The firm reveals its "byte-sized" picks on what to watch for in privacy this year
It has been a busy first few months of the year for privacy, with both the “bedding in” of New Zealand’s new privacy law regime and recent developments abroad that may have an impact on New Zealand businesses.
In a full-length article about What’s to come in ’21, we explore a selection of our ‘byte-sized’ picks for what to watch for in privacy this year – from data breaches to life after Brexit, the world of data continues to move rapidly, including in ways that affect businesses and individuals in Aotearoa.
We’ve got a snapshot of the key implications of this year’s developments, as well as a glimpse of what’s to come.
The ‘new’ new normal
The 2020 vernacular for privacy enthusiasts wasn’t limited to “social distancing” and “flattening the curve”: 2020 also saw the long-awaited commencement of the Privacy Act 2020, which introduced terms like “notifiable privacy breach,” “compliance notice,” and “IPP 12.”
Now, the focus has shifted to how the new requirements introduced by the Privacy Act will work in practice. Our experience so far is that some aspects of the new regime aren’t quite as straightforward as they may first appear and that there are a few “grey areas”– including the circumstances in which an overseas business will be caught by the scope of the Privacy Act.
We have been helping our clients come to grips with their obligations and manage their risks under the new Act, particularly when sending data offshore and in getting ahead of the curve when it comes to managing risks under the notifiable privacy breach regime.
Privacy isn’t just a hot topic in Aotearoa. On our radar is the UK’s “life after leave” as it implements its own data protection regulations and bids to retain its adequacy status under the GDPR to ensure the free-flow of data with countries in the European Economic Area. Aotearoa itself is due to convince the European Commission that we should retain our status of adequacy. Those doing business with EU based customers, or who are part of a multinational, should watch this space.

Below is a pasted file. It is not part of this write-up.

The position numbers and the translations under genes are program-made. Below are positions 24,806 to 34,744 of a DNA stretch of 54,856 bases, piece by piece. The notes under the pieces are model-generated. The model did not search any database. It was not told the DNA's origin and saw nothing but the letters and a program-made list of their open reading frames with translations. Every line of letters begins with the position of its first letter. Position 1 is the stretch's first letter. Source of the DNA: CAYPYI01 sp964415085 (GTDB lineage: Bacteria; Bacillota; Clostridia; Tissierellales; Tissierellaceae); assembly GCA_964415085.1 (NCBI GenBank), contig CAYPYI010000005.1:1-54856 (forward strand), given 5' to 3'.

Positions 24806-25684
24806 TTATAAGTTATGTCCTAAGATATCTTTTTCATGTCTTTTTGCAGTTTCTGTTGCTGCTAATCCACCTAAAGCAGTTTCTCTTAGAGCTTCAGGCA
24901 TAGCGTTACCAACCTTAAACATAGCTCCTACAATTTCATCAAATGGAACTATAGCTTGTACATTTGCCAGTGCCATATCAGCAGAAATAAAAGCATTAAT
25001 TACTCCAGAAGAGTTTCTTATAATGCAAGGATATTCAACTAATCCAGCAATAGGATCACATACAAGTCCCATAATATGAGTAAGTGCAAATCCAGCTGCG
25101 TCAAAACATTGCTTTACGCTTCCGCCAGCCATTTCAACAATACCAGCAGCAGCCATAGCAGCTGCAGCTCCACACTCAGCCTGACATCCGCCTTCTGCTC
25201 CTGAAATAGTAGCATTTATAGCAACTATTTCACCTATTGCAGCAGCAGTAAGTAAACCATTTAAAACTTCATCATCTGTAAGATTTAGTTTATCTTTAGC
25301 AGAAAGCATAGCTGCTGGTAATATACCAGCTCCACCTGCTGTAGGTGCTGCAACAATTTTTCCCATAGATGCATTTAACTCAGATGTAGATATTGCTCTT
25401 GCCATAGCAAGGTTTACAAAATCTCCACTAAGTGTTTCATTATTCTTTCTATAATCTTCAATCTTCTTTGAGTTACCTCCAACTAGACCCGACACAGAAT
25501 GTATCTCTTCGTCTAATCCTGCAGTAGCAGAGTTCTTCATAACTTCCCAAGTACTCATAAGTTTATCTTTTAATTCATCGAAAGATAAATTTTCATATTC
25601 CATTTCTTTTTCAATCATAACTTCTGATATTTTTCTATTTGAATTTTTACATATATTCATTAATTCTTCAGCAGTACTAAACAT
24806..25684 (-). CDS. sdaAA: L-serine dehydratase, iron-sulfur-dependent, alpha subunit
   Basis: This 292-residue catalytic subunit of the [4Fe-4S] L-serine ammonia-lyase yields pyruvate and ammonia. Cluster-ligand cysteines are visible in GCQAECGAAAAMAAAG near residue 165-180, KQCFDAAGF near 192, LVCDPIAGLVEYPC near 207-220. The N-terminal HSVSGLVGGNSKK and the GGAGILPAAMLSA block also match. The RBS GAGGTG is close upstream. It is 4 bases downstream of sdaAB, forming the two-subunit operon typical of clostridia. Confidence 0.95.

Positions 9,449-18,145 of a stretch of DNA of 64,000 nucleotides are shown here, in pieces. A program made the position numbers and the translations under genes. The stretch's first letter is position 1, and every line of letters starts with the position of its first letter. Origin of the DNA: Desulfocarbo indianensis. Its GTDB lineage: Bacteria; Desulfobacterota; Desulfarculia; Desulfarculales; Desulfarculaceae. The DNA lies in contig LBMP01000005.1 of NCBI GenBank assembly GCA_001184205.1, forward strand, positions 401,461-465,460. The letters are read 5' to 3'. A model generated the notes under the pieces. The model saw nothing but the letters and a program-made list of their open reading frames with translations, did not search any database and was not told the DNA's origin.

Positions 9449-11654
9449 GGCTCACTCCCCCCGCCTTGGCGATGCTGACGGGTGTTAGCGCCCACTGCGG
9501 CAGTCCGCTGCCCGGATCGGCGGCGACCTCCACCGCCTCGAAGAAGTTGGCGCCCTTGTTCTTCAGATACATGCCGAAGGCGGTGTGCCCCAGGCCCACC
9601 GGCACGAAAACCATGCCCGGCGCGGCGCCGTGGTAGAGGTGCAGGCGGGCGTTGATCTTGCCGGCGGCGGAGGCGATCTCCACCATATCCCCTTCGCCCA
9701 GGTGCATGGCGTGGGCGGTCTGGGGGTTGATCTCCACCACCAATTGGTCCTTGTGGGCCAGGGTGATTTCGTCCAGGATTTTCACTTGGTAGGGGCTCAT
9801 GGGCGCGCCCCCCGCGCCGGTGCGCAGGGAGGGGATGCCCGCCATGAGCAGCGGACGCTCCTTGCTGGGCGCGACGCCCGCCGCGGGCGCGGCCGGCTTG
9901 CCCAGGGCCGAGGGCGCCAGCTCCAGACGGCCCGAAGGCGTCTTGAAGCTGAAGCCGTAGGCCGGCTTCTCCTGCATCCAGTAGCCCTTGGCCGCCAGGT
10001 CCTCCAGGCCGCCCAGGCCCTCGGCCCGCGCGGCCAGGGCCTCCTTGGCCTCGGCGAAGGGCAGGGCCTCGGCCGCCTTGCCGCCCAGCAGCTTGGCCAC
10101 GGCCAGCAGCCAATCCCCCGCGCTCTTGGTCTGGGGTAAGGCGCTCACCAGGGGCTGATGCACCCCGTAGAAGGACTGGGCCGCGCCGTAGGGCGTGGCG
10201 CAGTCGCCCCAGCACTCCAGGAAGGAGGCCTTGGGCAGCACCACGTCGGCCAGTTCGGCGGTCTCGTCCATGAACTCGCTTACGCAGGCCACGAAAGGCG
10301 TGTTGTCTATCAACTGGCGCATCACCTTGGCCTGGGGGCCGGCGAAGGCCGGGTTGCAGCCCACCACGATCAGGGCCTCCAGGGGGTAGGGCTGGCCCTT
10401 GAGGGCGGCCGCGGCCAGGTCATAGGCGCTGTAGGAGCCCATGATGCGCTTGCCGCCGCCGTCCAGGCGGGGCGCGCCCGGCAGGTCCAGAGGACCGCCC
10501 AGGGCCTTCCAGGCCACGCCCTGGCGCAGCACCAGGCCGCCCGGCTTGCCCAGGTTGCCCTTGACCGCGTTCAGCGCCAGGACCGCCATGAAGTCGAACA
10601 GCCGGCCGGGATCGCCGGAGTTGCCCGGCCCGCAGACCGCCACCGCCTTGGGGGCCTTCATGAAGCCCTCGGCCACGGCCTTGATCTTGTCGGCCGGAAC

Coming up next in 2021
While 2020 has taught us that predicting what’s to come can be a fool’s errand, we’ll be keeping an eye on the following:
- COVID-19: The global pandemic continues to drive decisions around data, and we don’t see this slowing down, particularly as the world begins to tentatively re-open. Our Big Reset thought leadership piece in April 2020 predicted a focus on technology-based solutions, such the introduction of a digital immunity verification card to gain entry into certain premises. COVID-19 passports are now seen by the government as ‘almost inevitable’, so private premises also requiring vaccine verification doesn’t seem outside the realm of possibility.
- Enforcement: The Privacy Commissioner will be eager to flex his new powers under the Privacy Act in respect of those obligations that businesses have had 27 years to get used to – our expectation is that the first compliance notices will be aimed at “raising the bar” for a particular industry or standard.
- First Privacy Act decision? The nitty-gritty of the new privacy law regime may well be subject to further judicial scrutiny, particularly once the Privacy Commissioner begins to exercise his new compliance powers.
- First prescribed country? The Ministry of Justice is in the process of selecting the first countries to be “prescribed” under IPP 12 – which will facilitate the free flow of data. While we’re unlikely to see a decision this year, we may see an indication about which countries will be up first. Our office sweepstakes have Australia as an early favourite, with the EU also having reasonable odds – if for not a win then a strong placing.
- Blockchain: Perhaps Fleetwood Mac was onto something about the chain “keeping us together.” The Privacy Commissioner has reflected on whether or not blockchain can “revolutionise” privacy. In light of the rise of the NFT marketplace, we’ll be watching this space to see how the practical issues raised by a system based on the permanency of data will stack up against our 27-year-old privacy principles.
If you have questions about privacy in 2021 – and beyond – contact our privacy experts Hayley Miller, Hayden Wilson, Campbell Featherstone, or Gretchen Fraser.